Rock • Analyst • Hard Place

October 6, 2011
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At iPerceptions, we live and breathe web analytics. The conferences and trade shows we attend all have an analytics focus. We position our analytics solution against other similar solutions. We partner with other analytics providers and interact with our clients’ analytics teams. It seems like everyone has analytics on the brain. But when you take a step back, you realize we’re all just drinking the same Kool-Aid.

At iPerceptions, we live and breathe web analytics. The conferences and trade shows we attend all have an analytics focus. We position our analytics solution against other similar solutions. We partner with other analytics providers and interact with our clients’ analytics teams. It seems like everyone has analytics on the brain. But when you take a step back, you realize we’re all just drinking the same Kool-Aid.

In reality, web analytics hasn’t permeated the greater corporate culture. It is still a niche discipline that very few companies have truly embraced. Sure, most companies have that one guy (or gal) generating reports based on clickstream data, but the reports don’t end up on the CEO’s desk and the results don’t often inform business decisions. It’s a cyclical process whereby analysts try to make sense of ambiguous numbers, end up producing limited insight, and consequently don’t receive the financial resources to acquire the sophisticated tools that could really make a difference.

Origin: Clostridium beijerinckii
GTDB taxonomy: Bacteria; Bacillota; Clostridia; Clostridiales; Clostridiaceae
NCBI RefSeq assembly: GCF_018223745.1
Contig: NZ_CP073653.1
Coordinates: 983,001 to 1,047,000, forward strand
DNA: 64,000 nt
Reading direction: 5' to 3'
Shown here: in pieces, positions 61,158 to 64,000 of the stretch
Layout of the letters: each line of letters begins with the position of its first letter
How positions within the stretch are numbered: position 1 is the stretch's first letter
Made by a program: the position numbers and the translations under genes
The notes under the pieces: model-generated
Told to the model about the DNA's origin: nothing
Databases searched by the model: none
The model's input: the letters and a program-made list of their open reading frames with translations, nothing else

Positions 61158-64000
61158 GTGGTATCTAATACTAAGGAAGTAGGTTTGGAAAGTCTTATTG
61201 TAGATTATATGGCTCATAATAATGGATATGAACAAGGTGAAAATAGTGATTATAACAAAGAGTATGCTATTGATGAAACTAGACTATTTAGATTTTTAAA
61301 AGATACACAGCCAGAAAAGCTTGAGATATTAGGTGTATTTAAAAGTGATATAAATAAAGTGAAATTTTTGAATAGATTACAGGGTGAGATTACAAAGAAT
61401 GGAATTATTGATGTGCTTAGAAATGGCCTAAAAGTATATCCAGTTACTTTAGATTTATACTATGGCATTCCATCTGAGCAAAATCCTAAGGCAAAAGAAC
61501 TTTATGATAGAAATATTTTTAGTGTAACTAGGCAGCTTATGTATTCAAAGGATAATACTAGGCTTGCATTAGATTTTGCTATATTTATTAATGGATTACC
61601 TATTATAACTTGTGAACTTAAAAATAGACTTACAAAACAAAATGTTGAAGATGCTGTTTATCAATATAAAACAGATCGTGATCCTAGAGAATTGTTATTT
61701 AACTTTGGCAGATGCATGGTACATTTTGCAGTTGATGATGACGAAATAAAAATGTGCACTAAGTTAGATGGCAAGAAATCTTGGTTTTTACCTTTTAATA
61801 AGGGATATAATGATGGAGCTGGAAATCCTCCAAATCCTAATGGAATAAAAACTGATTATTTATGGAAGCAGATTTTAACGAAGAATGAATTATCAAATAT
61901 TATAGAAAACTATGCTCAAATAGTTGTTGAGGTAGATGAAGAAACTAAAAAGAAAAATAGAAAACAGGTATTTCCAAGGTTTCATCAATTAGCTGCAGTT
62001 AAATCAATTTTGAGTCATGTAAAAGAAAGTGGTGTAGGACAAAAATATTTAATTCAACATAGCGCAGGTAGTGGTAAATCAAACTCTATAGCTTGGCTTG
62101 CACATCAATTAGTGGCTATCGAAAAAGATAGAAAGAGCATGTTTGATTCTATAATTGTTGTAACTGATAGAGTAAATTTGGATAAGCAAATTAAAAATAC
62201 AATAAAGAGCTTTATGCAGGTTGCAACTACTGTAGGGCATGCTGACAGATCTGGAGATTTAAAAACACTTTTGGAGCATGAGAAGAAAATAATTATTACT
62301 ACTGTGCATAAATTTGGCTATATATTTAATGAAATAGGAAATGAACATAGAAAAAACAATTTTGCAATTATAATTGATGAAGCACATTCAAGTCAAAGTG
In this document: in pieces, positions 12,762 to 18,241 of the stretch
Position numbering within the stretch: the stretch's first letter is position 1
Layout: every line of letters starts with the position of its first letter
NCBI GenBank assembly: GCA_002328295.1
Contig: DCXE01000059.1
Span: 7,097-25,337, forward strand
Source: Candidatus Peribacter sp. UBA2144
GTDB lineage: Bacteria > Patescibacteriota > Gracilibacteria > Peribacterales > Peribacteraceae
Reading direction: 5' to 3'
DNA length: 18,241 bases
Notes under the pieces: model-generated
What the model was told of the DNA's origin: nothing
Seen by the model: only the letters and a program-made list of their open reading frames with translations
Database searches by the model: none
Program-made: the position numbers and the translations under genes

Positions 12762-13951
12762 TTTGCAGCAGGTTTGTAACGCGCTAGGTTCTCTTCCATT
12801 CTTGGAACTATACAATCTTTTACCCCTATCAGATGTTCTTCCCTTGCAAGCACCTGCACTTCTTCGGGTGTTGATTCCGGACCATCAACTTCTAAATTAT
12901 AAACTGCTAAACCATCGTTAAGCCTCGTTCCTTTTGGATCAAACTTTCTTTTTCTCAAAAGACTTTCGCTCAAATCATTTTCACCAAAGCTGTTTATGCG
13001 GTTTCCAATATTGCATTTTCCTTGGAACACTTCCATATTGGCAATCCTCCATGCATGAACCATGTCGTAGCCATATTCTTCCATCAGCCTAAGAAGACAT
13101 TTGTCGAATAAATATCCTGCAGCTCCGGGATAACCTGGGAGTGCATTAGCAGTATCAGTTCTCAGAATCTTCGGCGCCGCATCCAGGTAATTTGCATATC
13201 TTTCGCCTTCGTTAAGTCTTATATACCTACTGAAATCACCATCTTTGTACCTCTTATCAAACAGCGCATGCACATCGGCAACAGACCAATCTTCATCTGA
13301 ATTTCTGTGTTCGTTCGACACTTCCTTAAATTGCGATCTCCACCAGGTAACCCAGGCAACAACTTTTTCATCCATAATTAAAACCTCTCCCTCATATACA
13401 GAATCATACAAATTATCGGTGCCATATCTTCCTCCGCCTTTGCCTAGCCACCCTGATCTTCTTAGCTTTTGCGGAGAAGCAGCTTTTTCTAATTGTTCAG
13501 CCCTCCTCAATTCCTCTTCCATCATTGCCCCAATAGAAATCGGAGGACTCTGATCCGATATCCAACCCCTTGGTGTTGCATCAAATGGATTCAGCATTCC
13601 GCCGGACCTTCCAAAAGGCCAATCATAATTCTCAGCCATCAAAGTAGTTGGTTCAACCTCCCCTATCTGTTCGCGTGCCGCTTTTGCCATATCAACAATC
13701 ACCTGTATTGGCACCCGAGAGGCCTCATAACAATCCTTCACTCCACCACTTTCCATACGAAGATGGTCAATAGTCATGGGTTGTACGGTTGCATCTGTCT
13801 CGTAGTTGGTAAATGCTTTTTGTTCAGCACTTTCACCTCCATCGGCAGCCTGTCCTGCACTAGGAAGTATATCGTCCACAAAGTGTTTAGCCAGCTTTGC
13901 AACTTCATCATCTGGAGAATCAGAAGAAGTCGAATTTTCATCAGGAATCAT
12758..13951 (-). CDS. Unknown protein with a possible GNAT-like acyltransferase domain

The majority of analysts recognize the potential benefits of various tools such as Voice of Customer (VoC) analytics, session-replay data, multivariate testing, and the power of integrating these datasets, but they end up at the mercy of cautious executives and “more tangible investments”. Too many analysts see their role reduced to piecing together disparate data points, putting forward either too-broad or unsubstantiated conclusions, all the while trying to prove the value that analytics can bring to the company.

I guess what I’m trying to say is that most analysts don’t have it easy. There are the few that happen to work for a company that has come to realize to what extent a thorough web analytics program can boost conversion, build engagement, increase sales, lower costs and help them stay ahead of the competition. But for the most part, they are fighting traditional metrics and the status quo, which can be a daunting endeavor.